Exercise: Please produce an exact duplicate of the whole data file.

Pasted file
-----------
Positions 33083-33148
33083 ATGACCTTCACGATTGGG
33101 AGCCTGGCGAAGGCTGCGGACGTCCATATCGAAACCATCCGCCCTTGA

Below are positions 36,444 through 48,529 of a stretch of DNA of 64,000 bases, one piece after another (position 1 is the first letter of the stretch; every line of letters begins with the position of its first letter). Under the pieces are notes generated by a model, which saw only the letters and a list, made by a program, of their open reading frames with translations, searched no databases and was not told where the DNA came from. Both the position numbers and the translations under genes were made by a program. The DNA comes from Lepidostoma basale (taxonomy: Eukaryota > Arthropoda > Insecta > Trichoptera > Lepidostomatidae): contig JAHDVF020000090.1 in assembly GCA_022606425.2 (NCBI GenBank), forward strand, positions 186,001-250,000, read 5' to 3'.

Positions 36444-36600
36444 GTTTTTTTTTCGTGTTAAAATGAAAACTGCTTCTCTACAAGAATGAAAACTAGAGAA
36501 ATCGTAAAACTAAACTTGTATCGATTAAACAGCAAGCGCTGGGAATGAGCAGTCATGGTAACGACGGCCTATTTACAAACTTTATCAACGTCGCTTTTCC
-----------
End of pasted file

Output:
Positions 33083-33148
33083 ATGACCTTCACGATTGGG
33101 AGCCTGGCGAAGGCTGCGGACGTCCATATCGAAACCATCCGCCCTTGA

Below are positions 36,444 through 48,529 of a stretch of DNA of 64,000 bases, one piece after another (position 1 is the first letter of the stretch; every line of letters begins with the position of its first letter). Under the pieces are notes generated by a model, which saw only the letters and a list, made by a program, of their open reading frames with translations, searched no databases and was not told where the DNA came from. Both the position numbers and the translations under genes were made by a program. The DNA comes from Lepidostoma basale (taxonomy: Eukaryota > Arthropoda > Insecta > Trichoptera > Lepidostomatidae): contig JAHDVF020000090.1 in assembly GCA_022606425.2 (NCBI GenBank), forward strand, positions 186,001-250,000, read 5' to 3'.

Positions 36444-36600
36444 GTTTTTTTTTCGTGTTAAAATGAAAACTGCTTCTCTACAAGAATGAAAACTAGAGAA
36501 ATCGTAAAACTAAACTTGTATCGATTAAACAGCAAGCGCTGGGAATGAGCAGTCATGGTAACGACGGCCTATTTACAAACTTTATCAACGTCGCTTTTCC